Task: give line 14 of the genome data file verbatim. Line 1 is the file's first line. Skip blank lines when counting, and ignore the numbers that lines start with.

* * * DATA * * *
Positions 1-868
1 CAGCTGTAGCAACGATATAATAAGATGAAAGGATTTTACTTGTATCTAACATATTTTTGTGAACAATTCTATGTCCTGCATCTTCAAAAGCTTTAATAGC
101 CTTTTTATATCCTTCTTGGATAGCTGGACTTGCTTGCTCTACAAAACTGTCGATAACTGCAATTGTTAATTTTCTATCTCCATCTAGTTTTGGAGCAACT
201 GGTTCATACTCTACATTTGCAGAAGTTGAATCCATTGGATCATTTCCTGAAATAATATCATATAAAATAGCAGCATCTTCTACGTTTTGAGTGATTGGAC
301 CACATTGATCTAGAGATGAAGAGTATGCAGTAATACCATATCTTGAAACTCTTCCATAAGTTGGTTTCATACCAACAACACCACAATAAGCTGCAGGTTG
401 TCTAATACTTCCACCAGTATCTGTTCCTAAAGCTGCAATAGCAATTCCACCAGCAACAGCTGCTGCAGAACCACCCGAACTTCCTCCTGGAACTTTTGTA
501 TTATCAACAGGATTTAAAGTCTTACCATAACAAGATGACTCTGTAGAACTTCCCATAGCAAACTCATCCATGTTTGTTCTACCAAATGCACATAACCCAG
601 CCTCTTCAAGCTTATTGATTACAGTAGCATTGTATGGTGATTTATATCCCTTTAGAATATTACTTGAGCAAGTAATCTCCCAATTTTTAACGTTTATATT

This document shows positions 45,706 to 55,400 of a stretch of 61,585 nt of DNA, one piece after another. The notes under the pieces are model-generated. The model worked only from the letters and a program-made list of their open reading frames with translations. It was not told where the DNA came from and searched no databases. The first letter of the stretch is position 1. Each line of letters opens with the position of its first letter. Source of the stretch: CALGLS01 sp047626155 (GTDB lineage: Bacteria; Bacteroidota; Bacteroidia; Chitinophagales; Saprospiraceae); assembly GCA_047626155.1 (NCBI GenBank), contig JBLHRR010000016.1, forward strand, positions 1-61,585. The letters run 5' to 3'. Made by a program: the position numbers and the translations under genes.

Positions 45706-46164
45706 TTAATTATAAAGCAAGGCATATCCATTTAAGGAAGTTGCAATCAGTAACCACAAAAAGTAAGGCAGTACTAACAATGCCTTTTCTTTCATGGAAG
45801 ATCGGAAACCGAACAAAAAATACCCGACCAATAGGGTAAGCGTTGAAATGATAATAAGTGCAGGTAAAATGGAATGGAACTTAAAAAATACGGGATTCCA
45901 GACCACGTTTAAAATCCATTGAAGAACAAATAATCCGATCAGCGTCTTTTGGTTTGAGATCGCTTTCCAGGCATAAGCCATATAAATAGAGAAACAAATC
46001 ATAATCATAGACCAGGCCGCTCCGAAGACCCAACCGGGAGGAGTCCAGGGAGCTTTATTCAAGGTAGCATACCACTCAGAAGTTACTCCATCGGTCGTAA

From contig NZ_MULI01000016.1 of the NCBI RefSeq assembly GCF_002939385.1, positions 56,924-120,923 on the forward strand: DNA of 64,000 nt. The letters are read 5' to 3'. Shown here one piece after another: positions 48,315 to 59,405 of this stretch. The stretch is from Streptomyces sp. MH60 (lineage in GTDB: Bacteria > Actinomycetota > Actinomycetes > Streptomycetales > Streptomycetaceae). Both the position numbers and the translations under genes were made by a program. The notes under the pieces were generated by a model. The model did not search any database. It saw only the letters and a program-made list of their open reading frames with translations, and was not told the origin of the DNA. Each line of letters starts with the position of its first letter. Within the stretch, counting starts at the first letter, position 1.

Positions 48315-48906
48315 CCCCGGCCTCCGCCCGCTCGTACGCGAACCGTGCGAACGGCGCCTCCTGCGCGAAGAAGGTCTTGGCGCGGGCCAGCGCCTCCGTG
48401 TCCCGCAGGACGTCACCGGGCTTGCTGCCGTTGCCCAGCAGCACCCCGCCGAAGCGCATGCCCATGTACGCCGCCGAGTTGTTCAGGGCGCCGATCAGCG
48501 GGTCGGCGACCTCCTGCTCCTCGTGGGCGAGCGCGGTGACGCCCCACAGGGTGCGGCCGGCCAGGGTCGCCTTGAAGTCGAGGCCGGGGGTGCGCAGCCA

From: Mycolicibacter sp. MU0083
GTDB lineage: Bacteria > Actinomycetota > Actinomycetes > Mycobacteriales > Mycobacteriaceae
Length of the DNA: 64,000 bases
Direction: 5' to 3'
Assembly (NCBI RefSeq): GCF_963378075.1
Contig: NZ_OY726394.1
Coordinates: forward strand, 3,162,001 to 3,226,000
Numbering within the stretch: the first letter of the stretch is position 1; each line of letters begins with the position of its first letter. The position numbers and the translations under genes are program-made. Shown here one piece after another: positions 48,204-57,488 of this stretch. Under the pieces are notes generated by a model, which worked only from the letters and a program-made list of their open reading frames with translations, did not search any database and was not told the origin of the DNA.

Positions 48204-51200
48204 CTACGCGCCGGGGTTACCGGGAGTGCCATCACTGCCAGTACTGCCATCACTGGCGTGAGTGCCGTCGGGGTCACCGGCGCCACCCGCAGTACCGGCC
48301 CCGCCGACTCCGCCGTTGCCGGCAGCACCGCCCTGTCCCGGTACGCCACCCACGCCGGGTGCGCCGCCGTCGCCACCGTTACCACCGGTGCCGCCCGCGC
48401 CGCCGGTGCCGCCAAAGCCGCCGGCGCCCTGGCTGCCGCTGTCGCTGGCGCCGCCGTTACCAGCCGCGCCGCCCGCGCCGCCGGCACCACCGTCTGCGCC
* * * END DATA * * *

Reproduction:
46001 ATAATCATAGACCAGGCCGCTCCGAAGACCCAACCGGGAGGAGTCCAGGGAGCTTTATTCAAGGTAGCATACCACTCAGAAGTTACTCCATCGGTCGTAA